Friday, February 26, 2010


If you're going through hell, keep going. ~Winston Churchill

Many people say to me: "you're so strong". But what is the measure of strength? Is it because I don't cry all the time, because I can find it in me to smile? Is it because I can keep going? Is it because I haven't fallen apart?

Perhaps I am strong, or at least look it from the outside. I guess I am able to smile, to keep going. I think I've said before that I was afraid that if I let go, I would fall apart and not be able to recover, to go on. But I'm not sure if that's really the case.

Right from the start I was determined to honour Samuel, to remember him with a smile, to remember the happy things about him. Of course I'm sad, I've lost my son, but I don't think it would do his memory any good to fall apart. How would that honour him? On Essential Baby, one of the forums I visit from time to time, someone said (to someone else who is going through some grief)
"live the life she could not". It's the kind of message that is given a lot, alongside the 'if the situation were reversed, you'd want them to go on' type of message. I really think there's a lot to that type of thinking. If we sit around, depressed about losing someone dear to us, then not only are we hanging on to sad feelings (instead of remembering happy times), but we are wasting our chance to have a good, healthy life. How does it honour someone to waste your life as well?

The other reason I appear 'strong' is for Oliver. He's lost his brother, would it be fair to lose his mother and father too, just because they can't handle the pain? Both of us have a history of depression, so it would probably be easy to fall apart, but I would not do that to Ollie. I will still give him the message that it's OK to grieve, to be sad sometimes, to talk about what's happened (and I will do the same, both in private and with him), but I will also make sure that he is loved and has a good, fun childhood.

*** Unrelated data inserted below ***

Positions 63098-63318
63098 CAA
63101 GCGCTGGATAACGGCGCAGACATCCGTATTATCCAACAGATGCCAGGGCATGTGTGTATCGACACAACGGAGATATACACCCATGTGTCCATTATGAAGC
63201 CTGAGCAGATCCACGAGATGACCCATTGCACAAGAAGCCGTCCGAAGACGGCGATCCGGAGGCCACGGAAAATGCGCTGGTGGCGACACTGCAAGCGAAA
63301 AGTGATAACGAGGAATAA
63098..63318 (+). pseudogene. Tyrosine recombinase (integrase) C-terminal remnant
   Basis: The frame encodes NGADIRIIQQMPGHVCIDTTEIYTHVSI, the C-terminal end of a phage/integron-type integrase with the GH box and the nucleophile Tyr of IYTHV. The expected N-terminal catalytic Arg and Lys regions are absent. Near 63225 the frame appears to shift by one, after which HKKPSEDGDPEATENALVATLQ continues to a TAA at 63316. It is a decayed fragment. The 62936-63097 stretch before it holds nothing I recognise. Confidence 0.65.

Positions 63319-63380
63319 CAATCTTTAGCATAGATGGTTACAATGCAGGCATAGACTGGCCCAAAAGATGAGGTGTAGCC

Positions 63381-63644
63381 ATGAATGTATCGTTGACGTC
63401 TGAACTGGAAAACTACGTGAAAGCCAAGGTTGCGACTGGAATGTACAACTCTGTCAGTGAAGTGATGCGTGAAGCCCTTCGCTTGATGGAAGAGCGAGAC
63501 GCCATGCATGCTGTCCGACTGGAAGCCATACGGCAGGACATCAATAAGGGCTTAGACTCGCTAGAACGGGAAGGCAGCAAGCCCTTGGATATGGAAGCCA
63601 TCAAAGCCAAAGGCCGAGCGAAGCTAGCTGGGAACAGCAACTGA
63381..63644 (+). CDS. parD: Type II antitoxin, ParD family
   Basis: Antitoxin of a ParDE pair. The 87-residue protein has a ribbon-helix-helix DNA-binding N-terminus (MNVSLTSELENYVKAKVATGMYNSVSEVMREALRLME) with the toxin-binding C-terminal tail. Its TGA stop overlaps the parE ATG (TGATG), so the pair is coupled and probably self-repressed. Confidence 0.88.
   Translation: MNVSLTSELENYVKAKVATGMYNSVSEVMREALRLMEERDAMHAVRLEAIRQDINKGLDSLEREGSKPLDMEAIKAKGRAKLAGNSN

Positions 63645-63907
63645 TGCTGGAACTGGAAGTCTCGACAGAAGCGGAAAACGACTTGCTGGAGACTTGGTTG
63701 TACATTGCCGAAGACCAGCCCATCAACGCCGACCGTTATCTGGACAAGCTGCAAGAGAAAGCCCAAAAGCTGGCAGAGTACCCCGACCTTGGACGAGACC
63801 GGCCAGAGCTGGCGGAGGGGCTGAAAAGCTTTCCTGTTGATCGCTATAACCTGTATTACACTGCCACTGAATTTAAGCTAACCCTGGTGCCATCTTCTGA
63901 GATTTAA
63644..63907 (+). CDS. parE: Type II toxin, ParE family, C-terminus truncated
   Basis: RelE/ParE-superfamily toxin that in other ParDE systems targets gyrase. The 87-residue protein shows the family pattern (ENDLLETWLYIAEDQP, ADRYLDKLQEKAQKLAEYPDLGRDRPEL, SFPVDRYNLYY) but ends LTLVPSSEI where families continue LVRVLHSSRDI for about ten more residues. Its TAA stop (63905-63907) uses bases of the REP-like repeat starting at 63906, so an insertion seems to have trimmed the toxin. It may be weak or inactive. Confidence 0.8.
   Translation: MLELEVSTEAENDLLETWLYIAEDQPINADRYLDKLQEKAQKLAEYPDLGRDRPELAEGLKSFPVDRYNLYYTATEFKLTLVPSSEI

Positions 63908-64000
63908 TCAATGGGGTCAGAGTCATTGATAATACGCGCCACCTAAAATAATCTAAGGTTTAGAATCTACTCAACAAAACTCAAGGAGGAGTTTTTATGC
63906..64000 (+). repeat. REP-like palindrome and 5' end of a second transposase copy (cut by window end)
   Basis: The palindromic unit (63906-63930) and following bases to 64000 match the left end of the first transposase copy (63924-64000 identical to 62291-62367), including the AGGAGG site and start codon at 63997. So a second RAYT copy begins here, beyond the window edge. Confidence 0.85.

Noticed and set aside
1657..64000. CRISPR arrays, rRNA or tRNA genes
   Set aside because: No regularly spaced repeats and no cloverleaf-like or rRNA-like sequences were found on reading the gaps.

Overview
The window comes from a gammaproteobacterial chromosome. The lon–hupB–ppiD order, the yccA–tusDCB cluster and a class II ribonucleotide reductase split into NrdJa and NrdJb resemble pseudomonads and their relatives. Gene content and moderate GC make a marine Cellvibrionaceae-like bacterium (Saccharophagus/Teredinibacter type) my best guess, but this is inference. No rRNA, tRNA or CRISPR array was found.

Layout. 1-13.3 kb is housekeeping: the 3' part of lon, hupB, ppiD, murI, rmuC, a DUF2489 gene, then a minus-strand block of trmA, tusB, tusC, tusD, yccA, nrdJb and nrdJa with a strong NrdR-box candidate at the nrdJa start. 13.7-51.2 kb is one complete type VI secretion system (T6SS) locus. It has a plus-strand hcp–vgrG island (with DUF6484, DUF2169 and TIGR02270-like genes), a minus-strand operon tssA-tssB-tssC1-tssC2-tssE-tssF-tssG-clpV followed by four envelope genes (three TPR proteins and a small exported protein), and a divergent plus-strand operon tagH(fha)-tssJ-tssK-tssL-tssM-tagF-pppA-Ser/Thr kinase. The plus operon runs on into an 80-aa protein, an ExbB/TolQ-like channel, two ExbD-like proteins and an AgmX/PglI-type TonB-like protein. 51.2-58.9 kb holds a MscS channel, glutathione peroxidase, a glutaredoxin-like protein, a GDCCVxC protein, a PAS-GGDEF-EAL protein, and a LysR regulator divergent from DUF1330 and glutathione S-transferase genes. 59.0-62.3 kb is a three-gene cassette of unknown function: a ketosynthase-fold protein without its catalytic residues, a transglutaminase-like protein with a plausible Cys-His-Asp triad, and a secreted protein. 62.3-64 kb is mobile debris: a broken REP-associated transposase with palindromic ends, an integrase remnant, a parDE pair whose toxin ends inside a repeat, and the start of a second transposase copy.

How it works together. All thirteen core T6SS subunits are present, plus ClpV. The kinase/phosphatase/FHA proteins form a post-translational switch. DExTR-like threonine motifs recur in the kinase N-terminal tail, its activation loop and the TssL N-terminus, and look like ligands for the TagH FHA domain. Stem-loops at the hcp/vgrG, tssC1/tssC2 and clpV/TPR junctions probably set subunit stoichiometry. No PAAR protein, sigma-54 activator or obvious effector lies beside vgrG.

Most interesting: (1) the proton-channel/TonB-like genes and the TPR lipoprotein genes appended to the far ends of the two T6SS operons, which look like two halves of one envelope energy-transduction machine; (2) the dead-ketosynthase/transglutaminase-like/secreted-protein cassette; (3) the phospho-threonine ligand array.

Also, what would it do to Oliver's confidence, his self-esteem, to see everyone fall apart because Samuel is gone? Would he think 'I'm not enough for them'? 'I'm not as good as Samuel'?
No, there are good reasons for me to 'stay strong'. I guess you could say I have some leadership potential, and in this case, I'm leading my family out of a dark time. Someone's gotta do it.

1 comment:

  1. I could have written this post myself (I think we're both going to say that a few times over the next few months!). We're torn in the same way. In one way, I can't ever imagine having a family photo taken of the five of us. It would seem all wrong to not have Olivia in the photo. But at the same time, we still have our three kids and we're still a family, right? It wouldn't be fair on them if we never took a group photo again. Same goes with holidays and day trips- how can we ever enjoy a holiday or a day out with the kids without Olivia? We've tried doing fun things already (such as going bowling) but we all feel lousy when we're there, as Liv loved bowling so much. But does that mean our other three kids miss out? That they'll never go to the Gold Coast or to the zoo? It's so hard isn't it, to find the middle ground. To enjoy being with your kids when all you're wishing is to have the one back that has been taken away.

    But we owe it to the kids we have in our arms to keep going, to have fun together and to learn how to live this new life we have. But finding the balance between that and wanting to curl up and die is, I believe, one of the hardest parts of this journey we're now on. I guess we'll figure some of this out as we go...


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